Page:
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A retrospective review of baseline balance scores in college athletes
  1. Elizabeth Delasobera1,
  2. Mallory Shasteen2,
  3. Keon Parsa3,
  4. Justin Wierenga4
  1. 1Medstar Georgetown University Hospital and Medstar National Rehabilitation Hospital
  2. 2Medstar Georgetown University Hospital
  3. 3Georgetown University School of Medicine
  4. 4The Catholic University of America


Objective This study examines differences in baseline balance scores in order to establish normative data in college athletes, and also determine the potential effect of gender, sport, and concussion history on baseline performance.

Design Retrospective review

Setting Pre-participation evaluations of athletes at an American university.

Participants 961 varsity athletes, ages 17 to 21, both male and female from 2011 to 2015.

Independent Variables Gender, sport, and history of prior concussions.

Dependent Variable Baseline Balance Error Scoring System (BESS) scores.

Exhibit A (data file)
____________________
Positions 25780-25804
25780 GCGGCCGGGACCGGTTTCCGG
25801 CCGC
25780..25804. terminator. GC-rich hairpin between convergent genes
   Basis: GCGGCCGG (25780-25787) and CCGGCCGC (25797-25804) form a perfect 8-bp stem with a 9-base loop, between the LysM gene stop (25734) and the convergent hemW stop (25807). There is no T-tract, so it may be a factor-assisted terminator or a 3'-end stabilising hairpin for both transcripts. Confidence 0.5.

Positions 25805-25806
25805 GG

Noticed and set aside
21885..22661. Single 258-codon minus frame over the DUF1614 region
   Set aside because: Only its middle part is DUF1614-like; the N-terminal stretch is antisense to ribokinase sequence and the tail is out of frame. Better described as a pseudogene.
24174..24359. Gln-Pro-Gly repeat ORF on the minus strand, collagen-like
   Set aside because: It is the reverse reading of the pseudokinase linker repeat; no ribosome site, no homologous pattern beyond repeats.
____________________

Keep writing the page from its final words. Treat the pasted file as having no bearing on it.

Main Results The baseline BESS score for all athletes averaged 16.13 (range 2 to 40). Baseline BESS scores were significantly different in males (15.78) compared to females (16.84), with a difference of 1.056 (95% CI 0.233 to 1.890, P=0.013). Baseline scores averaged 17.40 in athletes with history of concussion compared to 16.45 in athletes with no prior concussion (CI 0.866 to 2.780, P=0.301). When comparing scores by sport, there were no significant differences in baseline scores between females who played field hockey, softball, volleyball, basketball, lacrosse, or soccer. There were no significant differences in baseline scores between males who played baseball, football, basketball, lacrosse, or soccer.

Conclusions When balance testing is used to assess an athlete after concussion injury, normative balance scores may be used in the absence of baseline scores. History of concussion and type of sport do not play a significant role in baseline balance assessment, however gender may alter the normative baseline data slightly

Competing interests None.

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